(More) Uncommon Titles From Books on the Common
Summer reading recommendations
The following comprise the second set of (late) summer reads recommended by Books on the Common in Ridgefield, in the words of shopowners Ellen Burns and Darwin Ellis. I pulled the last recommendation from their website and gave my own review/reco—because Barrett Bookstore, and everyone I know, actually, is putting forth All the Light We Cannot See and American Romantic as the summer reads you have to get, and so did Burns and Ellis. Again, these read like blurbs from the New York Review of Books. Beautiful…
Raw and painful, the talented Brando Skyhorse has shared with us his bizarre childhood in Take This Man. Raised by an unstable (read: crazy) mother and a tough, unemotional grandmother, he survives his childhood through a series of “fathers,” none of whom his mother actually married. His mother, Maria, shed her Mexican origins and re-imagines herself as a Native American, bestowing this false identity (along with his name) on her only son. His tumultuous life with these two women, and the fathers who never stayed, left its mark on him. Yet the memoir is ultimately very uplifting.
A postapocalyptic debut novel—gripping, frightening and brilliantly written. Cal and Frida have left the destroyed and now-dangerous city of Los Angeles to try to build a life in the wilderness. They soon encounter another family living nearby, and this meeting, and a shocking tragedy, leads them to a “settlement”—heavily guarded and full of fear, suspicion and paranoia. California depicts a bleak near-future, and the choices the survivors must make to protect themselves, their loved ones, and their future.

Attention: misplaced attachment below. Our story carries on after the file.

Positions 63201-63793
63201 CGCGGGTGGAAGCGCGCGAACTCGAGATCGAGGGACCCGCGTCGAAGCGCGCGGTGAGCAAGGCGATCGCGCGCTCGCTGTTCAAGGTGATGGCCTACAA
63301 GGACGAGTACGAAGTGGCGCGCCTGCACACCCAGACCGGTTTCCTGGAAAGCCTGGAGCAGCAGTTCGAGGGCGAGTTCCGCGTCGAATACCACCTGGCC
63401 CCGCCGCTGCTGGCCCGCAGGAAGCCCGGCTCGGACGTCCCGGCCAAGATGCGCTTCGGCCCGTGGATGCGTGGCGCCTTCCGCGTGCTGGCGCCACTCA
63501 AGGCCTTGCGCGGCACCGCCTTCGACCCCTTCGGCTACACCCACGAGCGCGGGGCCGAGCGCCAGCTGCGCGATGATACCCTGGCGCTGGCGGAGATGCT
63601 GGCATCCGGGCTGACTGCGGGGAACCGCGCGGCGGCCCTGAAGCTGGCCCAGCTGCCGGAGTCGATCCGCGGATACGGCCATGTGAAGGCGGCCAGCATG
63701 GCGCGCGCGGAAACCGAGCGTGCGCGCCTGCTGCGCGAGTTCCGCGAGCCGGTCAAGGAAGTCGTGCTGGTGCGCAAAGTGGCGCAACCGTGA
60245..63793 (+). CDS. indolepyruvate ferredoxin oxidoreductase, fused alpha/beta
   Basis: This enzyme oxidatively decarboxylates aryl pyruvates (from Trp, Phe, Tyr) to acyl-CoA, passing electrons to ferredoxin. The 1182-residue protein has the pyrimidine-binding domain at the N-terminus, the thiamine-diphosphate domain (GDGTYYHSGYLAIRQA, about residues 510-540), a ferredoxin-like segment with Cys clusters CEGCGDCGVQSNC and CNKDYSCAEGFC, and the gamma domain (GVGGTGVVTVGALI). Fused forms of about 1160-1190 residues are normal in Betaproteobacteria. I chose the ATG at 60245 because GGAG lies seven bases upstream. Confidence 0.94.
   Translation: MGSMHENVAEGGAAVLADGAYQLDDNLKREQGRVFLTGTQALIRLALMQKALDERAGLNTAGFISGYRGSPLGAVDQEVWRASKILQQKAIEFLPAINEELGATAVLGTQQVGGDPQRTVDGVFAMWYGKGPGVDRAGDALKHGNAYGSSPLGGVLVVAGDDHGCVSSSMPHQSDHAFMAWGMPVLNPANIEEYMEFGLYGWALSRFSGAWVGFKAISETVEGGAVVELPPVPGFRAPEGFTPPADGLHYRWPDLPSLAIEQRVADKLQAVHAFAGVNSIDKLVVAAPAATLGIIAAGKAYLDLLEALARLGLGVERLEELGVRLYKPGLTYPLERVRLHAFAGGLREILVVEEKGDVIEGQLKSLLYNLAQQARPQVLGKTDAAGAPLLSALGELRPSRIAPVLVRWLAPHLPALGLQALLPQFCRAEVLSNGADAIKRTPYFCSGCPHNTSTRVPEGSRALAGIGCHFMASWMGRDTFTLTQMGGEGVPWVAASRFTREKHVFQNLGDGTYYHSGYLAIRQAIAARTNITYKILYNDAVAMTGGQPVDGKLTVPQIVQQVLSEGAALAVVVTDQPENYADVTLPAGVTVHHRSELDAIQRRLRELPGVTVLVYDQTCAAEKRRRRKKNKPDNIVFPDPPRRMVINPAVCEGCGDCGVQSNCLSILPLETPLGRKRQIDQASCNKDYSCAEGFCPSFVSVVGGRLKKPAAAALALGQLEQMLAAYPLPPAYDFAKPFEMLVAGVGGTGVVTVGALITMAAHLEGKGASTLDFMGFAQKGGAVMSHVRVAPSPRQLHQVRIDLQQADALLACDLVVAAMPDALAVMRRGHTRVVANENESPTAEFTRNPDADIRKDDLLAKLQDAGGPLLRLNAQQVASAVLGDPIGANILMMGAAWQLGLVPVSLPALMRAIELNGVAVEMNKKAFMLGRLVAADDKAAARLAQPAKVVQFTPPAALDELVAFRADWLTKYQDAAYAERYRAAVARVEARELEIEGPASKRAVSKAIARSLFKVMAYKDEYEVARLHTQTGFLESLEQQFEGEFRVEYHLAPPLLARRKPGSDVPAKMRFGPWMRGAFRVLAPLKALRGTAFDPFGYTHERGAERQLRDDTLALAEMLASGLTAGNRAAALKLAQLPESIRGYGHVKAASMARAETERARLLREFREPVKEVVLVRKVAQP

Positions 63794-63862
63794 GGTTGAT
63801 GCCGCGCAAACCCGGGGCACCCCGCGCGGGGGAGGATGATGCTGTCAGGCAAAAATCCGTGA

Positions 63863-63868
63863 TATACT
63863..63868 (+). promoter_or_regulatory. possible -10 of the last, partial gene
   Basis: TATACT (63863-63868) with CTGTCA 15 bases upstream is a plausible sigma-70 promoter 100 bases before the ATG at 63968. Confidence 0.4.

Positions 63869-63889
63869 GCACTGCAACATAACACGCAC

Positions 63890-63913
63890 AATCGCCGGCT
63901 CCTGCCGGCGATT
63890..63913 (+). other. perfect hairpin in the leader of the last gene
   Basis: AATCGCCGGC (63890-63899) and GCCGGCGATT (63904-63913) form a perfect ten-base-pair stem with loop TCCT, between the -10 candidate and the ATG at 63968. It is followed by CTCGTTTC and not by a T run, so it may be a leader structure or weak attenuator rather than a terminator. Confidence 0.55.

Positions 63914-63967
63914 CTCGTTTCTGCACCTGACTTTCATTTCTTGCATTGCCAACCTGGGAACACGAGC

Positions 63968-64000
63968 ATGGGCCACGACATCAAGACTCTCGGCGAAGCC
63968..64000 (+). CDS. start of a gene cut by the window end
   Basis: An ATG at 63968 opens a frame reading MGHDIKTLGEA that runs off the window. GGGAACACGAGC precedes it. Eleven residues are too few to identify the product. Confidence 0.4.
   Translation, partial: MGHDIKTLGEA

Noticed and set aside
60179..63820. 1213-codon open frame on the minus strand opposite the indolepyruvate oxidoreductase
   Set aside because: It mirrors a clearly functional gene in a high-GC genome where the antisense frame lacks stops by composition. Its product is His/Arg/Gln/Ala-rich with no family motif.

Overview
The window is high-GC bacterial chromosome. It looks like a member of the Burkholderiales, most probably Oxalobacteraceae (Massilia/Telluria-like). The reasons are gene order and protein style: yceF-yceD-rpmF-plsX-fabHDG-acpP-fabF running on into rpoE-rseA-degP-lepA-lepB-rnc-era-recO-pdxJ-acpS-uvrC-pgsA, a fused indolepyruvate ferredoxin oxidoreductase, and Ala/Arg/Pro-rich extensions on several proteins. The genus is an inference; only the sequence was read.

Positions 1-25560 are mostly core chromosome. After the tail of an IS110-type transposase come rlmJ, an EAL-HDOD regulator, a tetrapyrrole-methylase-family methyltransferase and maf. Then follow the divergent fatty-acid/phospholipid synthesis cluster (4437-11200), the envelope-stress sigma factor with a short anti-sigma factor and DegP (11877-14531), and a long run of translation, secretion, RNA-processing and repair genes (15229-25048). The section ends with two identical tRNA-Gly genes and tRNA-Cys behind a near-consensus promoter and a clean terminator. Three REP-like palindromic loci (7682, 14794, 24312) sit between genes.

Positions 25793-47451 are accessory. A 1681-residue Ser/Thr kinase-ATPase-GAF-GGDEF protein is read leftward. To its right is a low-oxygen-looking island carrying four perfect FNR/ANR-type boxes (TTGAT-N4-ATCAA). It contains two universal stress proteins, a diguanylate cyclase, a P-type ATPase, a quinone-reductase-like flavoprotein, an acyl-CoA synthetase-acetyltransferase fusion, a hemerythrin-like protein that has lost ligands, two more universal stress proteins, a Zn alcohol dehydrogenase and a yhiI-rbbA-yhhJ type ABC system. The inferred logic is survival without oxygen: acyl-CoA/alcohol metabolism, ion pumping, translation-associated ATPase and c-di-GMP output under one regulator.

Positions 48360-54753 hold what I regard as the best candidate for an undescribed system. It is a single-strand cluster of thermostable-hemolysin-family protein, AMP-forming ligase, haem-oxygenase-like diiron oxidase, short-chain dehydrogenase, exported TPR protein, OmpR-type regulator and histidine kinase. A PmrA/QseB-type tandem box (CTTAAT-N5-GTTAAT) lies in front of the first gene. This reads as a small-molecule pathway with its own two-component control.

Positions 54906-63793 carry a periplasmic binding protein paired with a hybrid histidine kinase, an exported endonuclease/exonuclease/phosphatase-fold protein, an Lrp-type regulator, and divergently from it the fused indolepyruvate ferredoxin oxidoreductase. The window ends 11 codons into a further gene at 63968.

A suspenseful, moving story of two young sisters and their ne’er-do-well father who returns to claim them after their mother dies. Classic Southern fiction: believable and sympathetic characters, and a plot that keeps you turning the pages.
A Memoir Our neighbor and favorite New Yorker cartoonist has produced an intensely personal, graphic memoir dealing with the last years for her parents. With her mixture of wit, sorrow, and sketches, Roz documents her personal travails in coping with her parents’ decline and demise—a phase of life that we either know or are about to know. For those with viable parents, this book could be used as a preparation; for those whose parents have passed, it’s a gentle and reassuring (and sometimes maddening) reminder of those difficulties and emotions already experienced. Roz’s parents are our parents—you will recognize much, you will want to comfort and be comforted, and you will learn. A wonderful, personal recounting of a difficult phase of life—for children and parents alike.
OK—the FC Bookworm recommends this Graham Swift novel, listed as one of Darwin Ellis’s picks on the shop’s website, even though it is two years old, and Swift is seldom read outside of his native England. It’s a fine example of exquisite control of tone in the relation of emotional upheaval, loss and turmoil (as displayed in previous works, such as Waterland and Light of Day). This is topical, a work related to loss in the everyday, and yes, it may be called a novel about Iraq, though it reaches far beyond that, and, as Swift’s style itself does, seems to secrete meaning like smoke from under the language’s surface, like steam through cracked glass, because we’re dealing here with lives that are, themselves, fractured by loss and letting pain escape into the atmosphere.
404 Main St, Ridgefield; (203) 431-9100